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Accessing Network Service from a Mobile Device via Protocol Shadowing

IP.com Disclosure Number: IPCOM000131873D
Publication Date: 2005-Nov-21
Document File: 2 page(s) / 37K

Publishing Venue

The IP.com Prior Art Database

Abstract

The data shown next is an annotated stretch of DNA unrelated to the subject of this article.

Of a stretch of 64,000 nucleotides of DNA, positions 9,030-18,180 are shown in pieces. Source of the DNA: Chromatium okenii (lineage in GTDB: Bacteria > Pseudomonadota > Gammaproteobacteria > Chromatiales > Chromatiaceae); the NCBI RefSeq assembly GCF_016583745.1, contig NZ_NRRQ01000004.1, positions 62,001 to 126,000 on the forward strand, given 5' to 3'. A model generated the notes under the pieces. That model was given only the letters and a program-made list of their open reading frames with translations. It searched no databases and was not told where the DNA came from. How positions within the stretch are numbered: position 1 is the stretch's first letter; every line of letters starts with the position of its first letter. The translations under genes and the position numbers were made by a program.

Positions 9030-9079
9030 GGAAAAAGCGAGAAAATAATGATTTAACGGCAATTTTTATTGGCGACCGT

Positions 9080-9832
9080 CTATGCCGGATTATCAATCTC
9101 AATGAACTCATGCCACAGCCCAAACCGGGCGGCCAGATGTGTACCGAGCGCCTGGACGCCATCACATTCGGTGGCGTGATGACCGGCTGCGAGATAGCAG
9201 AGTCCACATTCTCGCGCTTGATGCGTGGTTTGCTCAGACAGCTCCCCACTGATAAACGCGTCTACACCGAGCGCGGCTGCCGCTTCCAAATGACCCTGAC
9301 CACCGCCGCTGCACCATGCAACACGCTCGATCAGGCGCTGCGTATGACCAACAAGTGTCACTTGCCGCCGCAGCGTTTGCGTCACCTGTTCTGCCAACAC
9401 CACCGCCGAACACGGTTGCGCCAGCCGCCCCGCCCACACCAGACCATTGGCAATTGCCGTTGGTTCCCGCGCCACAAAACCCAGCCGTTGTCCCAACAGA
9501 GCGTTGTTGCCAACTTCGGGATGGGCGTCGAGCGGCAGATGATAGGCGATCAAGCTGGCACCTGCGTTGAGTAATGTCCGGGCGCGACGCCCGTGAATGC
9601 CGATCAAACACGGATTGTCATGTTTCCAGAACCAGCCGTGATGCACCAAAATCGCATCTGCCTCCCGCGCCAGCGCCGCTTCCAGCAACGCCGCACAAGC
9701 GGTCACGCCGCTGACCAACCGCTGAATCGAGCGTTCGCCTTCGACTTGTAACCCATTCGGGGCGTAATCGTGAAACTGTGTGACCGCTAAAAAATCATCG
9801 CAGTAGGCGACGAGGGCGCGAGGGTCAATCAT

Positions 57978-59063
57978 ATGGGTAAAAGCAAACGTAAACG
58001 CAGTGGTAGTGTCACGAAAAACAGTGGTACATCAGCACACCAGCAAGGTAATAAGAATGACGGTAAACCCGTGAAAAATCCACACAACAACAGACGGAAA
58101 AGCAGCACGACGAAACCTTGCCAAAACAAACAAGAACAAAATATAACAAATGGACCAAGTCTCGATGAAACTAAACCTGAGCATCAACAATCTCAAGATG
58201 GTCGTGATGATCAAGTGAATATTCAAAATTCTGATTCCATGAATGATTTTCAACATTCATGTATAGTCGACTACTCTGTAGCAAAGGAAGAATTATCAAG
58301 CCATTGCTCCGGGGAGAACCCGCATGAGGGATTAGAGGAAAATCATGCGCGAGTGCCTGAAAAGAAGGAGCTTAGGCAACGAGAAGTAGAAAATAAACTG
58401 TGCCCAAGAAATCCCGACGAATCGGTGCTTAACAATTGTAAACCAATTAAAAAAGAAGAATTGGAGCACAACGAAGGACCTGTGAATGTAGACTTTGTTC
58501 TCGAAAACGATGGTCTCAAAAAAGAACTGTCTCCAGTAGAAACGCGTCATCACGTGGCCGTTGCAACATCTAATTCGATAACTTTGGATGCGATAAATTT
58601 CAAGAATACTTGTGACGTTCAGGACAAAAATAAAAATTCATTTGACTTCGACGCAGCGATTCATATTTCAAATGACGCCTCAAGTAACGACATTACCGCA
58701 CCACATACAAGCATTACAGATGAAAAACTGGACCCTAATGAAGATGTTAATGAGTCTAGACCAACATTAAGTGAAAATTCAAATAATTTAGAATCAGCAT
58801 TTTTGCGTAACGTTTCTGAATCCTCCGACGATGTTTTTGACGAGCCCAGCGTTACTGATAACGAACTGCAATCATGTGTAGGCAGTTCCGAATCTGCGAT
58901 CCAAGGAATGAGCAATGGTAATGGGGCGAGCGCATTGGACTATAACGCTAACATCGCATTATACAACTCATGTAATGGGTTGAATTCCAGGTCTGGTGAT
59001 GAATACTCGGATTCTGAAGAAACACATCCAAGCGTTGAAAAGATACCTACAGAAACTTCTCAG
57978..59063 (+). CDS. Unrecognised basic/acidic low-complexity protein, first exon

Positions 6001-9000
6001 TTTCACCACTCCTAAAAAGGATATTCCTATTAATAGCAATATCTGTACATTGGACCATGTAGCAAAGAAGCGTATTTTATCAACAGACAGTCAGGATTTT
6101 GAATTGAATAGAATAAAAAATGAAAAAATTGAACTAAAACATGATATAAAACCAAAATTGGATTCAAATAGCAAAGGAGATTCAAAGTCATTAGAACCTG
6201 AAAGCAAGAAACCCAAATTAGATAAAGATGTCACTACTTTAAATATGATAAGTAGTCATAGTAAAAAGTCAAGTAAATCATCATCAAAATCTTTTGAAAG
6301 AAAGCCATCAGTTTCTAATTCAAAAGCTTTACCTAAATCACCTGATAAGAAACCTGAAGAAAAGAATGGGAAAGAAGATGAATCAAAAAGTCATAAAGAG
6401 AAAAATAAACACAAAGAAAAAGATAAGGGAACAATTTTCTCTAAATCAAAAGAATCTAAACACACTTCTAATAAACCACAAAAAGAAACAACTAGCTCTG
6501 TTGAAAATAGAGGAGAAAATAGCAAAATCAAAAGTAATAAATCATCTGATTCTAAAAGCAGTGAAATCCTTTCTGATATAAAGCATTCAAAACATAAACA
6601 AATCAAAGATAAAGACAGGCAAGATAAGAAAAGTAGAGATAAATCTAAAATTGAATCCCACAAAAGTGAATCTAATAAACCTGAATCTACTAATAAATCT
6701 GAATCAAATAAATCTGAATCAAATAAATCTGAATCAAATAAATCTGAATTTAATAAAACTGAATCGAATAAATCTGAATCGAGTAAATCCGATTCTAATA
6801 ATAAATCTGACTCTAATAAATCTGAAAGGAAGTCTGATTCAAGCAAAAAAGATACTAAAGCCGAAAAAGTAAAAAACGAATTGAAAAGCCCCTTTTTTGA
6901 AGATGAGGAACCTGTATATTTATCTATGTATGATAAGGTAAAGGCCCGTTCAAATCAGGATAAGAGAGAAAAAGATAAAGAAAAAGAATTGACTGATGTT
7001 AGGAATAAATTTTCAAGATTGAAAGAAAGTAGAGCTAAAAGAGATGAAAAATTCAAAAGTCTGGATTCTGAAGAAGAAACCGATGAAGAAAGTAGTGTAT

A mobile device user’s experience is very limited in terms of experiencing raw enterprise network services. Any non-native mobile devices (i.e., not native to the networking environment) may be handicapped from accessing the native network functions such as file access, file share with other users, and remote content views. This proposed solution enables a mobile device to access network services securely and in a scalable fashion. Some areas of access include: 1. Accessing shared folders from the enterprise network and listing all available files. 2. Viewing contents of a file from a network shared folder using the attachment service. 3. Accessing the enterprise "Network Neighbourhood". 4. Viewing all the network printers in the enterprise network. 5. Accessing a file URL in the form of "\\computername\directory\file" right from a received email. The following details assume the enterprise network is running a Windows network with file and printer sharing turned on. Windows provides network file and printer sharing using NetBIOS (Network Basic Input Output System) and NetBEUI (NetBIOS Enhanced User Interface) protocols in a network of hosts running Windows OS. The NetBIOS/NetBEUI protocol allows human-assigned names for devices (such as MyComputer), which are easier to remember than a complex numbering scheme. Running this protocol from a mobile device is very expensive as it would require lots of network bandwidth. This invention allows a mobile device to participate in those protocols in a scalable fashion without using much network bandwidth. This invention requires a special Client Network Access Application (CNAA) to run on the mobile device. It also requires a Server Network Access Application (SNAA) to run in the enterprise network with the MDS. When mobile user runs the CNAA, it registers itself with the SNAA using the mobile device transport protocol. The SNAA acts as a NetBIOS/NetBEUI shadow for the device. SNAA implements the required NetBIOS/NetBEUI protocol to access shared network resources. SNAA uses the user's login and password to access the network resources. So, a user is allowed to access only the network services he or she is allowed to access as set by the network administrator. SNAA hides all the details of NetBIOS/NetBEUI protocol from the mobile device and communicates with the CNAA using the compressed, encrypted mobile device transport protocol. All the broadcasts required for the NetBIOS service is only handled by the SNAA and never sends to the CNAA. The problems raised above may be solved by one of the following solutions: 1. A mobile device user accesses a shared folder by providing the fully qualified name of the folder in the form of "\\computername\directory\" to the CNAA application. CNAA uses a mobile device transport protocol to communicate this request to the SNAA. SNAA does the actual query using the NetBIOS/NetBEUI protocol and retrieves the list of all files. SNAA then sends back the list using the mobile device transport protocol. CNAA display the list to the user. 2. A mobile device user views a network file by providing the fully qualified name of the file in form of "\\computername\direcotry\file" to the CNAA. CNAA uses the mobile device transport protocol to communicate this request to the SNAA. SNAA does the actual query using NetBIOS/NetBEUI protocol and retrieves the content of the file. SNAA then involves an Attachment Viewing service to send back the content to CNAA using the Mobile device transport. CNAA display the file content within the attachment viewer. 3. A mobile device user requests to see the entire corporate network to CNAA. CNAA sends this request to SNAA using the mobile device transport protocol. SNAA uses the browsing capability of the NetBIOS/NetBEUI protocol to retrieve name of all the network nodes and send the list back chunk by chunk to CNAA using the mobile device transport protocol. CNAA shows the result to the user. The user is allowed to click on a given network node to see its content which is handled in the same way as described in (1). 4. A network printer is shown to the user in the same way as described in (1). 5. When a user clicks on a network URL in the form of "\\computername\directory\file" form any mobile device application (such as email), the CNAA application will be launched with the given URL. The given URL will be accessed using one of the methods described earlier. The following diagram illustrates this concept in further details: